Men's Health

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The Best Men's Supplements 2019

With many supplements out there, how do men know they are picking and taking the best? Find out the best men’s supplements in 2019 and tips to choose!

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According to a 2018 CRN Consumer Survey, dietary supplement use among U.S. adults increased 10 percent over the past decade.

The survey also found that 78 percent of Americans perceive the dietary supplement industry as being trustworthy. This is a five percentage point increase in consumer trust in two year short years.

Despite the growing use and trust of supplements, how can men know they are getting the most out of them?

Find out the best men’s supplements in 2019 and tips to choose!

The Best Men's Supplements of 2019

1. A multivitamin

2. Fish oil

3. Fiber

4. Protein powder

5. Probiotics

6. Calcium

7. Vitamin D

Best Men's Multivitamins 2019

Nutrition experts do encourage the "food first" rule by obtaining vitamins and minerals through a healthy diet.

Because aside from vitamins and minerals, foods supply other nutrients supplements lack. These include phytochemicals and fiber found in plant sources such as whole grains, fruits, and vegetables.

But remember that a multivitamin is intended to supplement a well-balanced diet, not replace or substitute it. That being said, multivitamins do have a time and place and can fill in the nutritional gaps of a westernized diet.

Tips for choosing the best multivitamin, and supplements for that matter, include:

1. Find a multivitamin specific for men.

While both men and women can benefit from a multivitamin, each gender has a respective formula. Besides, recommended daily nutrient needs vary, leading to differences in levels of vitamins and minerals.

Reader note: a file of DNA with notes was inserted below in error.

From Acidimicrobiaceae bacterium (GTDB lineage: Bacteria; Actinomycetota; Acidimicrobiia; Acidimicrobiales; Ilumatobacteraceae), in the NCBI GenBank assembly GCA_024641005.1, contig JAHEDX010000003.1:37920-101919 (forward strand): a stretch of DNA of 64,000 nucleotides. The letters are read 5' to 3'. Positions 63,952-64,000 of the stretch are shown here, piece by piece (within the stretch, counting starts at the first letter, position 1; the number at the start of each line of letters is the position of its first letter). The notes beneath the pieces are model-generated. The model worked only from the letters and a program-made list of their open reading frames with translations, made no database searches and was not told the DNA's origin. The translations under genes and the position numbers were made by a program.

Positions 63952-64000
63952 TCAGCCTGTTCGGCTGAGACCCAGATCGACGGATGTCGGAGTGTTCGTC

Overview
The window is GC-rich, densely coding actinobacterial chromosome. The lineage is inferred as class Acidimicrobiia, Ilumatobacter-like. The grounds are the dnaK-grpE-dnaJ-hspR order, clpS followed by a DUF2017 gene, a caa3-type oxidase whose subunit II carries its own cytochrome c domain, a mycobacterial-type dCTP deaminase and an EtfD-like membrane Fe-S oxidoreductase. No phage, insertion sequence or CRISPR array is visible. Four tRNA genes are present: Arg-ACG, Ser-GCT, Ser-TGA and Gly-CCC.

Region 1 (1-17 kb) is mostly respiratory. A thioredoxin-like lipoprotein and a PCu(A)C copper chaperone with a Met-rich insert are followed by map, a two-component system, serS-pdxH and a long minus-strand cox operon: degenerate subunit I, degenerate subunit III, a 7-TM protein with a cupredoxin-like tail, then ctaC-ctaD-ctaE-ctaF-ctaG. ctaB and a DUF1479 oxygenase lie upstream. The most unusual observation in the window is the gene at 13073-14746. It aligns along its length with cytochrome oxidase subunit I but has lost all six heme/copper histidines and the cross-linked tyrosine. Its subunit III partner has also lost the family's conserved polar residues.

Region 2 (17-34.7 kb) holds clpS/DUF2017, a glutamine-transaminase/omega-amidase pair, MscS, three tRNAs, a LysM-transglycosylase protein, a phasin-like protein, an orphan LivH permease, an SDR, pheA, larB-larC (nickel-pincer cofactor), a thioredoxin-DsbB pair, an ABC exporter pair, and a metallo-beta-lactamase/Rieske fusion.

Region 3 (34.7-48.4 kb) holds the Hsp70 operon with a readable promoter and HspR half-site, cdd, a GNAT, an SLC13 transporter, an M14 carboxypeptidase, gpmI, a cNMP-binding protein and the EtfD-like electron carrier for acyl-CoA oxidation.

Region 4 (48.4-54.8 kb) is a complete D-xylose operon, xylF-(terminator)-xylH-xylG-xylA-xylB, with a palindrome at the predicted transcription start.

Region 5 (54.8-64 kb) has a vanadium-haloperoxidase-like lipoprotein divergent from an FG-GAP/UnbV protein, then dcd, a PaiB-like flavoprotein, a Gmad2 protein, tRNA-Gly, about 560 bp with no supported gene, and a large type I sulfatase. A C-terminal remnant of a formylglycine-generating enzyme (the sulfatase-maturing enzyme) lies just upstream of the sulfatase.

For instance, men do need supplemental iron unless medically recommended for one. In fact, excess levels of iron could increase your risk of heart disease.

2. Take advantage of the label and identify ingredients.

Just like a food label, the label on a multivitamin is helpful to identify the ingredients contained. Also like a food label, ones on a supplement should be read and analyzed.

A multivitamin should at least include basic, yet essential vitamins and minerals. These include vitamins A, C, D, and K, and the B vitamins such as folic acid. Calcium, iodine, iron, magnesium, manganese, potassium, and zinc are also beneficial minerals.

The additions of herbals and botanicals should also be warned with caution, as their safety is not fully known.

3. Know that more is not always better.

Going for a second helping of veggies is good practice. But know that more is not always better when it comes to choosing and taking multivitamins. As a general rule, select multivitamins with no more than 100 percent of total Daily Values (DVs).

Also shy away from mega-doses, as there is not enough sufficient evidence to suggest if they are necessary or healthy. In fact, health risks may arise if taking large doses.

4. Look for the USP Verified Mark.

Under the Supplement Health and Education Act of 1994, vitamin manufacturers must identify and reflect dietary ingredients on the label. The USP Verified Mark adds an extra layer of security.

The USP Verified Mark indicates the product has been tested for standard purposes on a voluntarily basis. Tested indicators include:

• Identity - is the product what it claims to be

• Potency - is it present in the right amount

• Purity - is it free from impurities, contaminants or other unwanted ingredients

• Performance - will it dissolve and disintegrate in the body so the active ingredient can be absorbed

Purchasing products marked with USP can offer a peace of mind that the multivitamin has been through these procedures.

5. Consider personal nutrient needs.

Since each body is different, each body may require a different quantity and variety of nutrients. That being said, it is important to consider personal needs before selecting a supplement.

Certain populations may be more vulnerable to deficiencies or require higher needs as well. These may include:

• Those following a specific diet, including vegetarian, vegan, and gluten-free diets